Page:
Dr. Mary Stenzel-Poore is the Senior Associate Dean for Research in the School of Medicine at OHSU and oversees a $230M portfolio of basic, translational and clinical research programs. Dr. Stenzel-Poore has led the research enterprise in strategic planning to create a research roadmap that guides resource allocation in the School. Dr. Stenzel-Poore is also the Chair of the Molecular Microbiology and Immunology department and an active scientist with a research program that focuses on immune strategies to protect against brain injury in the setting of stroke. She has authored ~ 100 publications on topics relevant to the immune and nervous systems. Dr. Stenzel-Poore received her PhD in immunology from OHSU in 1987 followed by a postdoctoral fellowship in neuroscience at the Salk Institute in La Jolla, California. She has been on the OHSU faculty since 1993. Dr. Stenzel-Poore is the founder NeuroAlexo, a new biomedical start-up company, which is focused on the development of neuroprotective therapies to protect against ischemic injury.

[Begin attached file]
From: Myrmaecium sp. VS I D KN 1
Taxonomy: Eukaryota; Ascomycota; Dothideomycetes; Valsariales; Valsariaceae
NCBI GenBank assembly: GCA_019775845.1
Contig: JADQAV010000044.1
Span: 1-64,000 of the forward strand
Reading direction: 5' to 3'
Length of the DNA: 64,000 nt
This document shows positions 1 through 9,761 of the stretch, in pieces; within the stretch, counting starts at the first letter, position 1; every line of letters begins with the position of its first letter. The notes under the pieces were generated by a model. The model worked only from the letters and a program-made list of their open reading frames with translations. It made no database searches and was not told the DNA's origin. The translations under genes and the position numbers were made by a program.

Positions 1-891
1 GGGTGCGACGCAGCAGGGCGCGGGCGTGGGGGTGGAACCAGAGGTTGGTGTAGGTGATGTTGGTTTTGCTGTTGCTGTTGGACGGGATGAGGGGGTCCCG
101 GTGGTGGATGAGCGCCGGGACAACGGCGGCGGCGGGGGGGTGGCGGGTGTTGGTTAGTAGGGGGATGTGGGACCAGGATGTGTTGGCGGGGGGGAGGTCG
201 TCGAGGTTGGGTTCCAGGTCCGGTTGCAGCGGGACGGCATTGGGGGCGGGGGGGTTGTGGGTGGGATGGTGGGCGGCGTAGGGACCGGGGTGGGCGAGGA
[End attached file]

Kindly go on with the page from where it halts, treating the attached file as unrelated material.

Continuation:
Laura Hays, PhD, is Executive Director of the Fanconi Anemia Research Fund, a post she has held since April 2013. She received her PhD in Oncological Sciences in 2002 from the University of Utah and performed subsequent postdoctoral fellowships at the University of Washington and OHSU. After her postdoctoral training she was an Assistant Professor in the Department of Hematology and Oncology at OHSU. Her research focused on genomic instability and its role in driving epithelial and hematological malignancies. Dr. Hays left academia in April 2013 to lead the Fanconi Anemia Research Fund, a non-profit organization designed to fight the rare disease she worked on for over nine years. Her focus now is on patient advocacy, and establishing relationships with other non-profits, scientists and pharma to find a cure for this deadly disease.